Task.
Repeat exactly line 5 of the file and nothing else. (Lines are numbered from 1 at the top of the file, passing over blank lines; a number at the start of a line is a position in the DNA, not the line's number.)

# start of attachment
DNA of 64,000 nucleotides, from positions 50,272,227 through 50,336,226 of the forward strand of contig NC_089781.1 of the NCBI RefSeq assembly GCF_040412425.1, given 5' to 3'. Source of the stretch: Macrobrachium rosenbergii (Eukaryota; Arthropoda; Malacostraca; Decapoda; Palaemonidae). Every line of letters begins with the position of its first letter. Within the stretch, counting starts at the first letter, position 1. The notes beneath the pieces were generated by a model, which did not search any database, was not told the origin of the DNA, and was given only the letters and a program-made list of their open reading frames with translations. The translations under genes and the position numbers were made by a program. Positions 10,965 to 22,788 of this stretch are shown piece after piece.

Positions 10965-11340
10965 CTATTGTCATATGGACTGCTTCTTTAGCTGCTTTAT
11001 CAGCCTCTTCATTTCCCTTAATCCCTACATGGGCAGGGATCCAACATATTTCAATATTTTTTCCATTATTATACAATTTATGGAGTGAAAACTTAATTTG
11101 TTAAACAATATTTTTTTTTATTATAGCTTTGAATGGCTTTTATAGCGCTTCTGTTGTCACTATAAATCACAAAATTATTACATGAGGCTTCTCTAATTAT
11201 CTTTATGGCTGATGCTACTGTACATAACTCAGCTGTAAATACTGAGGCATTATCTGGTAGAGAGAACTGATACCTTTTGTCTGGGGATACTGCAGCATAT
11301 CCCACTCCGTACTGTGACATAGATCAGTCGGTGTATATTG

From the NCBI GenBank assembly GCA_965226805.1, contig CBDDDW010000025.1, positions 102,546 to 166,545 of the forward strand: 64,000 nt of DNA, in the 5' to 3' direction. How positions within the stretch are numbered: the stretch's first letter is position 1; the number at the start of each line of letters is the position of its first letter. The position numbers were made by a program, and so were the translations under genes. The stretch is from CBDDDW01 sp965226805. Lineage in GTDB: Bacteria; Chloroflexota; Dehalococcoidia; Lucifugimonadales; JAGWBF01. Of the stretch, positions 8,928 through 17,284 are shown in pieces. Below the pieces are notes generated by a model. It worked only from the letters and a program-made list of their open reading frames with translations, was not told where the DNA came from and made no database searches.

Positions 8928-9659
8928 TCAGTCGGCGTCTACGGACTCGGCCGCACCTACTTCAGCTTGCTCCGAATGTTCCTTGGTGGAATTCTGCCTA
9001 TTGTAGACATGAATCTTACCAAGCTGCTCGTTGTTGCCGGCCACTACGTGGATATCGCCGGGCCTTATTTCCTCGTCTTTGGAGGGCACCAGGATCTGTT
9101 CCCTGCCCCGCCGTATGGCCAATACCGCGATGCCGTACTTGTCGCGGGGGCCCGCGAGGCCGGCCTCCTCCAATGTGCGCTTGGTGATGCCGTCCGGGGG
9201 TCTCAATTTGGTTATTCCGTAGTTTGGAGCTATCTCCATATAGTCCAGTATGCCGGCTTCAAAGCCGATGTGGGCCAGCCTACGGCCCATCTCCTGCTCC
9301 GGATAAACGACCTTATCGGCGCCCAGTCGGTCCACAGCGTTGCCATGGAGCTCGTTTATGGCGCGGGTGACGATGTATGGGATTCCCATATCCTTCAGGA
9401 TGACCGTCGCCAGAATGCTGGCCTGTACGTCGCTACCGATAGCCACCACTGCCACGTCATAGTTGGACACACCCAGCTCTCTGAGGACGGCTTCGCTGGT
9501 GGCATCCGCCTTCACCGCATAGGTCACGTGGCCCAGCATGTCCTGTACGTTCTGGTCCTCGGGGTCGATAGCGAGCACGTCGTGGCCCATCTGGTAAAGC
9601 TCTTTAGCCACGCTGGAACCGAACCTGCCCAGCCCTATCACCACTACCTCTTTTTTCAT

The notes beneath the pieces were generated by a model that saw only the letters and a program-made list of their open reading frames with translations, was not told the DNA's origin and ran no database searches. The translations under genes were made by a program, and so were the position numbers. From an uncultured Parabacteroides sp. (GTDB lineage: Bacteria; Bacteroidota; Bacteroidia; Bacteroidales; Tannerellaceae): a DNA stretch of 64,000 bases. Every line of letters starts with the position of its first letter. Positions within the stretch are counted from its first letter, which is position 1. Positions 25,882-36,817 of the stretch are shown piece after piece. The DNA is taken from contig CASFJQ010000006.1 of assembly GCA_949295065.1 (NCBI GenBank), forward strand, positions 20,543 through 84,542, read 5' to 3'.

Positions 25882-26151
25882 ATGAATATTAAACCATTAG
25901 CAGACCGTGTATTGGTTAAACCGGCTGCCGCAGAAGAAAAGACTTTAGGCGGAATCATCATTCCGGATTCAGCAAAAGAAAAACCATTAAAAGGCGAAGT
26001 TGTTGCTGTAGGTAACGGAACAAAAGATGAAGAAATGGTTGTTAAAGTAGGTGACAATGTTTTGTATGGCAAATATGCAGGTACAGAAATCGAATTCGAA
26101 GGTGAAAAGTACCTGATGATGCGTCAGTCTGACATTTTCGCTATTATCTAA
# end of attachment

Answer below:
11101 TTAAACAATATTTTTTTTTATTATAGCTTTGAATGGCTTTTATAGCGCTTCTGTTGTCACTATAAATCACAAAATTATTACATGAGGCTTCTCTAATTAT